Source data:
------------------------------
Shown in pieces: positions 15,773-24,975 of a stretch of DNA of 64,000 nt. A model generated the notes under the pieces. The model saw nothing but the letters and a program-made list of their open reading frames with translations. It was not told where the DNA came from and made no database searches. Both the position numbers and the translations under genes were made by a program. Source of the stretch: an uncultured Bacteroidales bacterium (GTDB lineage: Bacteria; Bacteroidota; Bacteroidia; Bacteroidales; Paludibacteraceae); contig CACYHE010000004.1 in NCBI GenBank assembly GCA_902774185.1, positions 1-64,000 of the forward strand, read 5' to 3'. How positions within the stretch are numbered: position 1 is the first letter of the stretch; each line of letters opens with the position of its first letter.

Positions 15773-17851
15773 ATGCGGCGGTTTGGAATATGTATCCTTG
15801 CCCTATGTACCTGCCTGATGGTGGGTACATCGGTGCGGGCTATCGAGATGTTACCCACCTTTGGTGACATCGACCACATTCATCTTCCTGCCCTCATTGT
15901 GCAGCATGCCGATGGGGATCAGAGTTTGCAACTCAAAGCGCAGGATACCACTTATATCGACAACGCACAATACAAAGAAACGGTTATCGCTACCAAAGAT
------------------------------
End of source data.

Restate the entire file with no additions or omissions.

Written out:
Shown in pieces: positions 15,773-24,975 of a stretch of DNA of 64,000 nt. A model generated the notes under the pieces. The model saw nothing but the letters and a program-made list of their open reading frames with translations. It was not told where the DNA came from and made no database searches. Both the position numbers and the translations under genes were made by a program. Source of the stretch: an uncultured Bacteroidales bacterium (GTDB lineage: Bacteria; Bacteroidota; Bacteroidia; Bacteroidales; Paludibacteraceae); contig CACYHE010000004.1 in NCBI GenBank assembly GCA_902774185.1, positions 1-64,000 of the forward strand, read 5' to 3'. How positions within the stretch are numbered: position 1 is the first letter of the stretch; each line of letters opens with the position of its first letter.

Positions 15773-17851
15773 ATGCGGCGGTTTGGAATATGTATCCTTG
15801 CCCTATGTACCTGCCTGATGGTGGGTACATCGGTGCGGGCTATCGAGATGTTACCCACCTTTGGTGACATCGACCACATTCATCTTCCTGCCCTCATTGT
15901 GCAGCATGCCGATGGGGATCAGAGTTTGCAACTCAAAGCGCAGGATACCACTTATATCGACAACGCACAATACAAAGAAACGGTTATCGCTACCAAAGAT